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Let ${a_k}$, ${b_k}$ be two sequences in $\mathbb{R}$. Suppose ${a_k}$ converges to $a$ s.t. $\liminf_{k \to \infty} {a_k} = \lim_{k \to \infty} {a_k} = a$.

Is it then true that $\liminf_{k \to \infty} (a_k - b_k) = \lim_{k \to \infty} a_k + \liminf_{k \to \infty} -b_k$?

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up vote 3 down vote accepted

Yes. In general you only have subadditivity of the limit inferior (that is, in general you only have $\liminf (a_n+b_n) \geq \liminf(a_n) + \liminf(b_n)$) but if at least one sequence converges, then you have equality.

To see why you have equality, think of $\liminf$ as the infimum of all limits of converging subsequences. If $a_{j_k}+b_{j_k}$ is a converging subsequence of $\{a_n+b_n\}$, then $b_{j_k}$ must also converge (since $a_{j_k}$ converges: every subsequence of a converging sequence converges); and likewise, if $b_{j_k}$ is a converging subsequence of $b_n$, then $a_{j_k}+b_{j_k}$ is a converging subsequence of $a_n+b_n$. Moreover, if $b_{j_k}$ converges to $s$, then $a_{j_k}+b_{j_k}$ converges to $a+s$. Conversely, if $a_{j_k} + b_{j_k}$ converges to $a+t$, then $b_{j_k}$ must converge to $t$. So if $L$ is the set of all points that are limits of subsequences of $b_n$, then the set of all points that are limits of subsequences of $a_n+b_n$ is $a+L = \{a+t \mid t\in L\}$. Therefore \[ \liminf (a_n+b_n) = \inf (a+L) = a + \inf L = a + \liminf b_n = \lim_{n\to\infty}a_n + \liminf b_n.\] To get the difference, just apply this to $a_n$ and $(-b_n)$.

(Or you can try the same argument with $\limsup$, and use the fact that $\liminf -b_n = -\limsup b_n$; you would think of $\limsup$ as the supremum of all limits of converging subsequences of $b_n$).

Now see if you can figure out why you only have an inequality in the general case...

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Do you mean, "Conversely, if $a_{j_k}+b_{j_k}$ converges to $a+t$, then $b_{j_k}$ converges to $t$," or some equivalent reformulation of that part of your answer? (It is clear what you mean, but the way it is worded you seem to state the same implication twice.) – Jonas Meyer Nov 1 '10 at 3:28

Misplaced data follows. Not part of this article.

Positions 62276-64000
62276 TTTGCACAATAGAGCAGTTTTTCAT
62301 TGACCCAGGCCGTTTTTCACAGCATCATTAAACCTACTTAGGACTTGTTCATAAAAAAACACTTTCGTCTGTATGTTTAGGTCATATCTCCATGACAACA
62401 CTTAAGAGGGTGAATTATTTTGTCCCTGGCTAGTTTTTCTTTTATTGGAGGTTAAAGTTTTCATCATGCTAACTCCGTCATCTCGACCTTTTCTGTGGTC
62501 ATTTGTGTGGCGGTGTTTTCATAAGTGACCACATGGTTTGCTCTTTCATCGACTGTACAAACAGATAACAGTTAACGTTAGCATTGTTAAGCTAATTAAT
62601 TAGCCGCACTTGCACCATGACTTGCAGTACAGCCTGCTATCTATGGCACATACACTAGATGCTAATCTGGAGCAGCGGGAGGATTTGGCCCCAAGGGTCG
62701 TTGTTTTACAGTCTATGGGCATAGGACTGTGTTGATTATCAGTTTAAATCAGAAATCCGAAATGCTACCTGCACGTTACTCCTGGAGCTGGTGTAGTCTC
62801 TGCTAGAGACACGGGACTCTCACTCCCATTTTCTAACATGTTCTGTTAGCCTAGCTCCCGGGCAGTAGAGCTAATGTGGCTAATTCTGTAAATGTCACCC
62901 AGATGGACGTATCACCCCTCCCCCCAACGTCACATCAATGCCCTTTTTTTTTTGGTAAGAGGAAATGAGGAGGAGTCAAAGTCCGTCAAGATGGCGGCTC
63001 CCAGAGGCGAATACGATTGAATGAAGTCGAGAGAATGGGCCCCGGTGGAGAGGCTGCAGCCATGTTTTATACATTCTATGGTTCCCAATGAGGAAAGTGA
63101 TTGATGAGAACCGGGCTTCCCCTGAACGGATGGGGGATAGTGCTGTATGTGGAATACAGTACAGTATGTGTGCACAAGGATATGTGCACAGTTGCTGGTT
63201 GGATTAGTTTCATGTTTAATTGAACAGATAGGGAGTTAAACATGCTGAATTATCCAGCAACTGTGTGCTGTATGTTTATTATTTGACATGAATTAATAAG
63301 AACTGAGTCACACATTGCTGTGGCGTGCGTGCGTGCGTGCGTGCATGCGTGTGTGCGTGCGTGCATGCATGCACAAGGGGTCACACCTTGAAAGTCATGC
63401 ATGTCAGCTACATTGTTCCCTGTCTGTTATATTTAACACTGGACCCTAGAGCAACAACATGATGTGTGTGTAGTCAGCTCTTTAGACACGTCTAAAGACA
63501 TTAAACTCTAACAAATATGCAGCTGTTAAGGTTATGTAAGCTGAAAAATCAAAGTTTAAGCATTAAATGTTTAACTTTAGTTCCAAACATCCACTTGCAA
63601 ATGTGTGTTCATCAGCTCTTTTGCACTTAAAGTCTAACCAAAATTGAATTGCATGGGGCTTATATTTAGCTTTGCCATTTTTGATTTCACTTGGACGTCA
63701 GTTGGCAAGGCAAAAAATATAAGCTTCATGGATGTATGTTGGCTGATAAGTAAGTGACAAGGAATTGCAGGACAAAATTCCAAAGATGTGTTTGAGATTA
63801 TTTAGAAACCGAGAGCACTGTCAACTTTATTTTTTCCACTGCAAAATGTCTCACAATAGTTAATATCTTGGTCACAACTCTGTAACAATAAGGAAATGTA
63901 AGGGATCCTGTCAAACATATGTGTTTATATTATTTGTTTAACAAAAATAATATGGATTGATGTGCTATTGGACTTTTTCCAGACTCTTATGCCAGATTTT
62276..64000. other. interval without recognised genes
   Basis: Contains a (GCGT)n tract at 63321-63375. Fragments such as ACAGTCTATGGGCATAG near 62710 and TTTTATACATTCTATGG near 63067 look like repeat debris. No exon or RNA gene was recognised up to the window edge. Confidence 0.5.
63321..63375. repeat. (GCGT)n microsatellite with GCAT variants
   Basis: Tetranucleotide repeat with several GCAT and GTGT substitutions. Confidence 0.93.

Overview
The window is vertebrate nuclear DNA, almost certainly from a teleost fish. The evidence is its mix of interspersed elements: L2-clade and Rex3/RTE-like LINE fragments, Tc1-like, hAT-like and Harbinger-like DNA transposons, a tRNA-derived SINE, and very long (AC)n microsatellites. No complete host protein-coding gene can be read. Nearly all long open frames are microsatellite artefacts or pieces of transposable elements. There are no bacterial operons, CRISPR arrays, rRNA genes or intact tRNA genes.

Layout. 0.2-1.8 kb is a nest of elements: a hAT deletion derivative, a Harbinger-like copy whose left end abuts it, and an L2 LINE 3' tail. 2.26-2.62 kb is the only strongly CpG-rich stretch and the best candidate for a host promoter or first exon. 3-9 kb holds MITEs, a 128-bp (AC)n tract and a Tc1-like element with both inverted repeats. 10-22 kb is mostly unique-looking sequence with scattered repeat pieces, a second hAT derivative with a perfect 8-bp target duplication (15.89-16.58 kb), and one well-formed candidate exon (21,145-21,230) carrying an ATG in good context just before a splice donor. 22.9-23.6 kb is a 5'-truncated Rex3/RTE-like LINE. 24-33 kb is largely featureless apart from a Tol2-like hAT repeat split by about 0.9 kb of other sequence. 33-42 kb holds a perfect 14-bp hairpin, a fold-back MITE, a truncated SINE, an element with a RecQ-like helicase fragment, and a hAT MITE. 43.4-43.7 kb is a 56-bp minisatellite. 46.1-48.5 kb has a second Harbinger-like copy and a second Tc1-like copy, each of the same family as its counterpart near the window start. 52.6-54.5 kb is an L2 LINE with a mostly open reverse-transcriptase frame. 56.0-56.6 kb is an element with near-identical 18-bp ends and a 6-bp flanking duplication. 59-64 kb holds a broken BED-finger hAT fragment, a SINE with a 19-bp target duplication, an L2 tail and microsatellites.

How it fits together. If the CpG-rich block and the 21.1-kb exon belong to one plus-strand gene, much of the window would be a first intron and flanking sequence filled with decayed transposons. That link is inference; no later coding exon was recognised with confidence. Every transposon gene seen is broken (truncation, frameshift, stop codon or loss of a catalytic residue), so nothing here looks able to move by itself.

+1: It's a nice approach. – Jonas Meyer Nov 1 '10 at 3:28
@Jonas: Yes; thank you. – Arturo Magidin Nov 1 '10 at 3:33

Yes. Here's an approach to proving this, without full details. Given $\epsilon\gt0$, take $N$ sufficiently large so that $a_k-b_k$ is within $\epsilon$ of $a-b_k$ for all $k\geq N$. Then the $\liminf$ of the sequence $a_N-b_N,a_{N+1}-b_{N+1},\ldots$ must lie within $\epsilon$ of that of the sequence $a-b_N,a-b_{N+1},\ldots$. Removing a finite number of terms from the sequence doesn't change the $\liminf$.

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Yes. One possible proof outline:

  1. If there is a $N$ such that $c_k \geq d_k$ for all $k > N$ then $\liminf c_k \geq \liminf d_k$
  2. If $C$ is a constant then $\liminf (C+a_k)=C+\liminf a_k$
  3. Let $\lim a_k=a$. For any $\epsilon > 0$ we can find a $N$ such that for all $k > N$ $$a-\epsilon - b_k \leq a_k - b_k \leq a+\epsilon -b_k$$ Apply (1) and (2), then make use of the fact that the result is true for all $\epsilon > 0$.
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